Last week saw an amazing free agent plot twist unprecedented in baseball history. Reports surfaced last week indicating that the Giants had agreed to terms with Shortstop Carlos Correa on a 13-year, $350 million deal. This deal, like all free agent agreements, was pending material. However, it was reported yesterday that a reported issue during Corea’s fitness caused the Giants to delay a press conference that was scheduled to present Corea. This was followed by a stunning midnight report that Korea had a new 12-year, $315 million agreement with the Mets.
The entire baseball world is still trying to piece together how such a strange sequence of events could have happened. Korea’s agent, Scott Boras, offered his perspective today, providing commentary for Suzanne Slusser from the San Francisco Chronicle and Ken Rosenthal of The Athletic.
We came to an agreement. We had a letter of agreement. “We gave them a time frame to implement it,” Porras said. “They advised us that they still had questions. They still wanted to talk to other people, other doctors, and go through it. I said, ‘Look, I’ve given you a reasonable amount of time. We need to get on with this. Give me a time frame. If you don’t intend to implement, I need to talk to other teams.”
It is still not publicly known what problem the Giants found during Correa’s physical, but Boras positions it as an old injury that predates Correa’s time in the major leagues. “You’re talking about a player who’s played eight major league seasons,” Boras said. There are things in his medical record that happened decades ago. These are all speculative dynamics. Each team has the right to follow things up and evaluate things. The main thing is that we gave them (the giants) the medical reports at that time. They still want to sign the player and negotiate with the player.”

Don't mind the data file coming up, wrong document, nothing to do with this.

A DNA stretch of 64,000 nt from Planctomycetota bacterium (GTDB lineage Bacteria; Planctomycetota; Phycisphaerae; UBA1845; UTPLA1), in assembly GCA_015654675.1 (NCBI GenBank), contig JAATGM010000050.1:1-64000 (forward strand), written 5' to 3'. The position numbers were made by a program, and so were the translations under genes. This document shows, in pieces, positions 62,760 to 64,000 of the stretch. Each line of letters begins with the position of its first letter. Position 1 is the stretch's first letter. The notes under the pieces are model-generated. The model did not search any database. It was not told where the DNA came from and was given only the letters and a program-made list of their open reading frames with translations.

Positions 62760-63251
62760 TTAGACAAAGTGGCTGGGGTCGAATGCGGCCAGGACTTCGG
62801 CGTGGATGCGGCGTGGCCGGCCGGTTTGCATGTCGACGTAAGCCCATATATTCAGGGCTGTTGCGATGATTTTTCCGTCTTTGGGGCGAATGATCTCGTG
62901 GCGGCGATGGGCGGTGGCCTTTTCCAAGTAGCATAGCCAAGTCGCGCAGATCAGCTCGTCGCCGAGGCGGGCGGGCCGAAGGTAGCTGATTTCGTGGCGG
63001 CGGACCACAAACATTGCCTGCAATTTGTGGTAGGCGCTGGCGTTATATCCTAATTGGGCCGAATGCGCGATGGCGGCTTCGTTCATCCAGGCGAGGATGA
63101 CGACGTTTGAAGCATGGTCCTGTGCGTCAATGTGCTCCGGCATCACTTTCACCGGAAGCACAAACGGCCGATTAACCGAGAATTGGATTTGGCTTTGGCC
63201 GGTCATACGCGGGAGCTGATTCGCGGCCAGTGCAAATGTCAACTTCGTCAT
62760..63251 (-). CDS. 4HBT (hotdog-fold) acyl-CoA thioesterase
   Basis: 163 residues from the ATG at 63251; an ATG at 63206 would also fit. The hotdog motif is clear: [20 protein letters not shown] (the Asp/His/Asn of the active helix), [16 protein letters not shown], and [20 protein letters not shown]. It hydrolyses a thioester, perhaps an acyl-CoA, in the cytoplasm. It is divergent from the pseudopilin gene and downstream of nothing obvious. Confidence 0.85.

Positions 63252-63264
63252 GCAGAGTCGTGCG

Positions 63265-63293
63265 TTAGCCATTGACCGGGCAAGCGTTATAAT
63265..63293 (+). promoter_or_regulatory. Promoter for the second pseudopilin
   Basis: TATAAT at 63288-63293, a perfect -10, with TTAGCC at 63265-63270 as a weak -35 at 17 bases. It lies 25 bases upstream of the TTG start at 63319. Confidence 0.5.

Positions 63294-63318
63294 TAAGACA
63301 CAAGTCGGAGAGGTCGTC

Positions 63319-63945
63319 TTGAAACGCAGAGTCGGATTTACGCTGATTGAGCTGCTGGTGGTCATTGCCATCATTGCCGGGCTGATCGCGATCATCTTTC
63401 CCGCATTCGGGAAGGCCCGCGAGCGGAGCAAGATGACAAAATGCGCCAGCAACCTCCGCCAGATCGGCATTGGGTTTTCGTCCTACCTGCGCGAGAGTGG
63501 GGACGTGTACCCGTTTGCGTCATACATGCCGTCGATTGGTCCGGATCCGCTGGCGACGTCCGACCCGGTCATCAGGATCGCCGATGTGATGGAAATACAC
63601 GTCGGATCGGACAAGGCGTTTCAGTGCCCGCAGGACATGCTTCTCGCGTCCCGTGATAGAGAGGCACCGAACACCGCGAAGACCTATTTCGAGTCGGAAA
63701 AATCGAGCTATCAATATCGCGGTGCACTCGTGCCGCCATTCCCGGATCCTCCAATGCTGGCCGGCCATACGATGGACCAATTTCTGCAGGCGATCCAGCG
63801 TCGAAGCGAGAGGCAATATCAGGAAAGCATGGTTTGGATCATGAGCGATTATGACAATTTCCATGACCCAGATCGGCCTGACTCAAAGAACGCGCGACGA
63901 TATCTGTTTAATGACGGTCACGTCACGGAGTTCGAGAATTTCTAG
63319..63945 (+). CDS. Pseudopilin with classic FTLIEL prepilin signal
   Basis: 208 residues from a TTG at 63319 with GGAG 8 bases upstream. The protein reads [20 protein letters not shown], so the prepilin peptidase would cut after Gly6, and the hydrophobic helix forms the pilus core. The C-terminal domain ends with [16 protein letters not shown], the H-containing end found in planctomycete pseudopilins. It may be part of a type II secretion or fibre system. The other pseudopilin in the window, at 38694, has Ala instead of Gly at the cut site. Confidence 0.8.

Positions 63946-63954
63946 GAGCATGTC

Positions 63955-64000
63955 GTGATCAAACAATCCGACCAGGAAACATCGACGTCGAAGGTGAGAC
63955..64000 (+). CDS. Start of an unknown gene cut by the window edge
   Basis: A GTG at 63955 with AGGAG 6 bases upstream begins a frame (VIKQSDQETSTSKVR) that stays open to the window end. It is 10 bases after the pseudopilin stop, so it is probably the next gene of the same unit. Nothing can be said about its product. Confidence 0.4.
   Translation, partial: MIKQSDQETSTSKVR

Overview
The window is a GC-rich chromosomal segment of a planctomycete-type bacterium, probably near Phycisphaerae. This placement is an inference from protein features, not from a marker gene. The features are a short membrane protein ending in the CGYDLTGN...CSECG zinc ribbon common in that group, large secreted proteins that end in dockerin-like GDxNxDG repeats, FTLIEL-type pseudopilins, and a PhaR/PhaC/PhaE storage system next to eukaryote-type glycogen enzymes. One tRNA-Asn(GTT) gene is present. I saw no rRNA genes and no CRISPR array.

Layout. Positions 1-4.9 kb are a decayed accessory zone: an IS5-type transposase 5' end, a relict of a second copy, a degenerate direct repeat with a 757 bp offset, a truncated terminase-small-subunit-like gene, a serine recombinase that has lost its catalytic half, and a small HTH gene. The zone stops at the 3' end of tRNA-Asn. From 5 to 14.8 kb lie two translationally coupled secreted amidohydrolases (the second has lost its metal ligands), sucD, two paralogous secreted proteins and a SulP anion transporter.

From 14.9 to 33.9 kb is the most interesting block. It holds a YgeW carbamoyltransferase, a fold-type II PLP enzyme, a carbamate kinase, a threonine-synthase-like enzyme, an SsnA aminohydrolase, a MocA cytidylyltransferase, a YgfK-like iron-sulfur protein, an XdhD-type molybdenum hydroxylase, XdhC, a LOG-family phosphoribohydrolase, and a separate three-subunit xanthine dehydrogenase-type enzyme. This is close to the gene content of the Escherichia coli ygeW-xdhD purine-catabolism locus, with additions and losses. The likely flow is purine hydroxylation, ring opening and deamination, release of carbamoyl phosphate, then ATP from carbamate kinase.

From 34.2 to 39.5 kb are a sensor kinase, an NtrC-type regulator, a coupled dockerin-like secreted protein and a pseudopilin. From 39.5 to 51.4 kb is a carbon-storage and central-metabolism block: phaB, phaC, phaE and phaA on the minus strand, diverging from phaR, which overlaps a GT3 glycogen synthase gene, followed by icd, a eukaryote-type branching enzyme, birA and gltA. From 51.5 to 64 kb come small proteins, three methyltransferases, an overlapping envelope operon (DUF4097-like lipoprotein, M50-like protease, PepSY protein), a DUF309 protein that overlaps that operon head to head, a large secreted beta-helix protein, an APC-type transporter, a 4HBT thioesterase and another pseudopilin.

Correa suffered a season-ending leg injury in the minor leagues in 2014, Rosenthal explains, but hasn’t been on the injured list with a lower leg injury since being promoted to the majors. He has also had back problems in the past, but his last stint at IL for a back injury was in 2019.
Giants baseball president Farhan Zaidi also offered comment, but without elaborating. Zaidi told reporters, including Alex Pavlovich from NBC Sports Bay Area. We wish Carlos the best.
It’s worth restating that with Giants giving no details, we only have one side of the story. As Correa’s agent, Boras is certainly motivated to eliminate Giants’ concern as unreasonable or not an issue. Correa’s new deal with the Mets is also on hold and won’t be official until it’s complete. However, if the Mets end up having the same concerns as the Giants, it could be difficult for them to back down in a similar fashion. SNY’s Andy Martino reported that the Mets could face a complaint if they back out of the deal because owner Steve Cohen had already discussed the deal on the record.
Rosenthal also noted that it is not entirely unprecedented for medical personnel to reach different conclusions about a player’s health. This Boras Mets position was the other way around Kumar RukrPicked 10th overall by the Mets in the 2021 draft. The Mets agreed to give Rucker, who is represented by Boras, a $6 million bonus before medical concerns spoiled the deal. Rocker re-entered the draft a year later and was selected third overall by the Rangers.
It has also happened sometimes in the past that free agents agree to agreements with teams, but then issues with the physical condition arise before the deal becomes official. In one recent example, Savior Grant Balfour She agreed to terms with the Orioles on a two-year, $15 million deal prior to the 2014 season. The O’S backed out after Balfour’s physical and instead signed with the Rays to a two-year, $12 million contract. However, we have never seen a situation similar to a free agent of Korea’s size before.
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